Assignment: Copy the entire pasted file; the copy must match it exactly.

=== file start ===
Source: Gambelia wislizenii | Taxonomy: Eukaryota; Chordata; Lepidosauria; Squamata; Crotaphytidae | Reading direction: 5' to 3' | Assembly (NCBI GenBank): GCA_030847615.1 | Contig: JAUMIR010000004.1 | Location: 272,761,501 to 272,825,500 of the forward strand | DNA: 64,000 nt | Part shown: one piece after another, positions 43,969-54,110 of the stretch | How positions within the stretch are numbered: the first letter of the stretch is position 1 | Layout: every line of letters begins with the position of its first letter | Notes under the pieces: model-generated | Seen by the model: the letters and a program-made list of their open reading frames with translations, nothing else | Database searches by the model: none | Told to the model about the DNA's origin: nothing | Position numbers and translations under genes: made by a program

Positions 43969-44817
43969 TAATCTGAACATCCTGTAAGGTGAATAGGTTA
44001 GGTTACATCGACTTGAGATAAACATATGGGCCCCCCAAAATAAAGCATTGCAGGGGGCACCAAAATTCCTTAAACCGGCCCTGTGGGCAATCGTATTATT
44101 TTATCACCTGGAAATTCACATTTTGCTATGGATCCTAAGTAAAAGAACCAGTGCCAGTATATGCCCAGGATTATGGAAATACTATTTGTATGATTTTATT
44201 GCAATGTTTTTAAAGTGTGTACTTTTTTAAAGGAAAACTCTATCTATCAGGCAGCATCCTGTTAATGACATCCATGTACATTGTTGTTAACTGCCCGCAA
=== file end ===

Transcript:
Source: Gambelia wislizenii | Taxonomy: Eukaryota; Chordata; Lepidosauria; Squamata; Crotaphytidae | Reading direction: 5' to 3' | Assembly (NCBI GenBank): GCA_030847615.1 | Contig: JAUMIR010000004.1 | Location: 272,761,501 to 272,825,500 of the forward strand | DNA: 64,000 nt | Part shown: one piece after another, positions 43,969-54,110 of the stretch | How positions within the stretch are numbered: the first letter of the stretch is position 1 | Layout: every line of letters begins with the position of its first letter | Notes under the pieces: model-generated | Seen by the model: the letters and a program-made list of their open reading frames with translations, nothing else | Database searches by the model: none | Told to the model about the DNA's origin: nothing | Position numbers and translations under genes: made by a program

Positions 43969-44817
43969 TAATCTGAACATCCTGTAAGGTGAATAGGTTA
44001 GGTTACATCGACTTGAGATAAACATATGGGCCCCCCAAAATAAAGCATTGCAGGGGGCACCAAAATTCCTTAAACCGGCCCTGTGGGCAATCGTATTATT
44101 TTATCACCTGGAAATTCACATTTTGCTATGGATCCTAAGTAAAAGAACCAGTGCCAGTATATGCCCAGGATTATGGAAATACTATTTGTATGATTTTATT
44201 GCAATGTTTTTAAAGTGTGTACTTTTTTAAAGGAAAACTCTATCTATCAGGCAGCATCCTGTTAATGACATCCATGTACATTGTTGTTAACTGCCCGCAA